A Recipe For Gratitude

June 15, 2014

Homemaking Lifestyle

It’s a beautiful summer morning, the kids are tucked in bed, coffee is brewing, and the birds are chirping. I find a sense of peace and joy in the little things.

Tapping into gratitude can be the key that lights up your soul and deepens your faith. It helps to reflect on the beauty of your day and acknowledge what is good and right. When I focus on the positive it feels like I’ve got a really good recipe for achieving a generous dose of happiness and an abundance of civility.

I like to have inspiring books, poems, and clippings around me for reference. If you have not heard of a poem by American writer Max Ehrmann called “Desiderata” then you are in for a treat. “Desiderata”, Latin for “things to be desired” was written in 1927, but for the longest time the origin of this poem was in question.

It is believed to have originated from “Old Saint Paul’s Church, Baltimore. Dated. 1692”. The Reverend of Old Saint Pauls Church placed “Desiderata” in a gathering of devotional materials for his congregation. Within the devotional materials he placed the Church’s foundation date, which was then widely mistaken as the poems inception date.


Go placidly amid the noise and haste, and remember what peace there may be in silence.

As far as possible, without surrender, be on good terms with all persons. Speak your truth quietly and clearly; and listen to others, even to the dull and ignorant; they too have their story. Avoid loud and aggressive persons, they are vexations to the spirit.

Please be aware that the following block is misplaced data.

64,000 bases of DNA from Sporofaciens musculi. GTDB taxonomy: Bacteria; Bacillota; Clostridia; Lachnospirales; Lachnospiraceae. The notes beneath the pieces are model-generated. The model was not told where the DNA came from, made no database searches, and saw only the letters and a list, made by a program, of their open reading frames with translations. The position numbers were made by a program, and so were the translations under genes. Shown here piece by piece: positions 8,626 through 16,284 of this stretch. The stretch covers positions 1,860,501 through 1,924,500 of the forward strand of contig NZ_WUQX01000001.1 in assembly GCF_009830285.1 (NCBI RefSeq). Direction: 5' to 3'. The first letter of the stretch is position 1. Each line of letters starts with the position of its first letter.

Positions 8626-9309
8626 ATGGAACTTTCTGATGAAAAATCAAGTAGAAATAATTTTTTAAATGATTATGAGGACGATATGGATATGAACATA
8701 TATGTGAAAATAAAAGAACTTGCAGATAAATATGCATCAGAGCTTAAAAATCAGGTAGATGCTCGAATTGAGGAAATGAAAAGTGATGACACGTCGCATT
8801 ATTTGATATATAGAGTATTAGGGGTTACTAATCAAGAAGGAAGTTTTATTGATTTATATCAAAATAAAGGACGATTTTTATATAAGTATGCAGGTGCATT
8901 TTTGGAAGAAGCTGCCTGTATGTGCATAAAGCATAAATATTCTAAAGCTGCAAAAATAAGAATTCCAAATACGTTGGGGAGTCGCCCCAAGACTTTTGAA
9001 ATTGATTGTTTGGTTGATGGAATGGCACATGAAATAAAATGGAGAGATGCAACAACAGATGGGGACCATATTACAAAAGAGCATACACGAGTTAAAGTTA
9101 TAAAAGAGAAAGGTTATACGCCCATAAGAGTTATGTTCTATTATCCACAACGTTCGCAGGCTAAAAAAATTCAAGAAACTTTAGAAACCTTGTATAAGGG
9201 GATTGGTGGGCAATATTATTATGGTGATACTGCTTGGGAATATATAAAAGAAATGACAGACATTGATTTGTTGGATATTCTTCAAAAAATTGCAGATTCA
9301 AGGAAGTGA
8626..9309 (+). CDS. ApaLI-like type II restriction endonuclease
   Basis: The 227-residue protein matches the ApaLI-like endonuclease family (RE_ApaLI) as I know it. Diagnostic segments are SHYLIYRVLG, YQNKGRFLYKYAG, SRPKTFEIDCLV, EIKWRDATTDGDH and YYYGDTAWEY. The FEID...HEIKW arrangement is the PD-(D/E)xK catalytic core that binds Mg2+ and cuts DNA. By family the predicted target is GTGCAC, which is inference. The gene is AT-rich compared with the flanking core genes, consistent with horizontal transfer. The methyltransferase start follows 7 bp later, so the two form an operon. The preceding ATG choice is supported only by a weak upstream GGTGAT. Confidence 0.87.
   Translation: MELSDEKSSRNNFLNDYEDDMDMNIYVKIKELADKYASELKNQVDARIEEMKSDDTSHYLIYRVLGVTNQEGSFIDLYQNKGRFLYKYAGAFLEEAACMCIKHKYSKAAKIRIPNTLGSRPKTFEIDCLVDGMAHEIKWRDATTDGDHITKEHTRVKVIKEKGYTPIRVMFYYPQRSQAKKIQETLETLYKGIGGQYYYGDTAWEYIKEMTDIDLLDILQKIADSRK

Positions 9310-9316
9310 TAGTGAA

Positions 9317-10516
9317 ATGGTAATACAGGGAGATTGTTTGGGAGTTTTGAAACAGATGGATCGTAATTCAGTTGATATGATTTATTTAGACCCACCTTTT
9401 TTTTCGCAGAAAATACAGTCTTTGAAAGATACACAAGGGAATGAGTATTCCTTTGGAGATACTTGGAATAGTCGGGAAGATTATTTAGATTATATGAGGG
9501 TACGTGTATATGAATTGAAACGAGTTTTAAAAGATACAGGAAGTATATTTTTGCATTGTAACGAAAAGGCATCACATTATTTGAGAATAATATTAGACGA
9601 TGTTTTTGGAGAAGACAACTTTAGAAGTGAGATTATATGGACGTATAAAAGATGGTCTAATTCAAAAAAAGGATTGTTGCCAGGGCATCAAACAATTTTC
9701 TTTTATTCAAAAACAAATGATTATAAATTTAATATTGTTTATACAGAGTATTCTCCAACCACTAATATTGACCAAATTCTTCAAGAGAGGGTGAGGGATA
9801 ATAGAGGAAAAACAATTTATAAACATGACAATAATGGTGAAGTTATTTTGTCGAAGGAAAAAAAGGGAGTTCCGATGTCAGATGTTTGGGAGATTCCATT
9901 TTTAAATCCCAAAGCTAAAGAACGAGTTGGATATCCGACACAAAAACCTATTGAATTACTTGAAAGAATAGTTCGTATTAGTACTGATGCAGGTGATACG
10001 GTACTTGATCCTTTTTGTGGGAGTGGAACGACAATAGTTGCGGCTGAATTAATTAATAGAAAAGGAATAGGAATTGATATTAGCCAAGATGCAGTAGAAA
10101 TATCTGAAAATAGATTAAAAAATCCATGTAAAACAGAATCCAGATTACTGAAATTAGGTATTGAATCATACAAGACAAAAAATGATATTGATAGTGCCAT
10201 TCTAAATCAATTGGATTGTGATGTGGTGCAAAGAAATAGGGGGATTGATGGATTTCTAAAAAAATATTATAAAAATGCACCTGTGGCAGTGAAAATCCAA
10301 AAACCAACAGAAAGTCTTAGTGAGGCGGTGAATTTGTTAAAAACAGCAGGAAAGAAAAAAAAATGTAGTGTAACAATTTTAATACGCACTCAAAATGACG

If you compare yourself with others, you may become vain and bitter, for always there will be greater and lesser persons than yourself. Enjoy your achievements as well as your plans. Keep interested in your own career, however humble; it is a real possession in the changing fortunes of time.

Exercise caution in your business affairs, for the world is full of trickery. But let this not blind you to what virtue there is; many persons strive for high ideals, and everywhere life is full of heroism. Be yourself. Especially do not feign affection. Neither be cynical about love; for in the face of all aridity and disenchantment it is as perennial as the grass.

Take kindly the counsel of the years, gracefully surrendering the things of youth. Nurture strength of spirit to shield you in sudden misfortune. But do not distress yourself with dark imaginings. Many fears are born of fatigue and loneliness.

Beyond a wholesome discipline, be gentle with yourself. You are a child of the universe no less than the trees and the stars; you have a right to be here. And whether or not it is clear to you, no doubt the universe is unfolding as it should.

Therefore be at peace with God, whatever you conceive Him to be. And whatever your labors and aspirations, in the noisy confusion of life, keep peace with your soul.

With all its sham, drudgery and broken dreams, it is still a beautiful world. Be cheerful. Strive to be happy.

– Max Ehrmann (1927)

Today, I hope you can take time to reflect on gratitude. Choose something to be grateful for and see how thinking within this framework will swing your happiness compass in a beautiful direction.

In the comments below I’d love to hear your recipe for gratitude? Do you have a positive verse you refer too often? Share it with us, we’d love to spread the joy!

With all my love,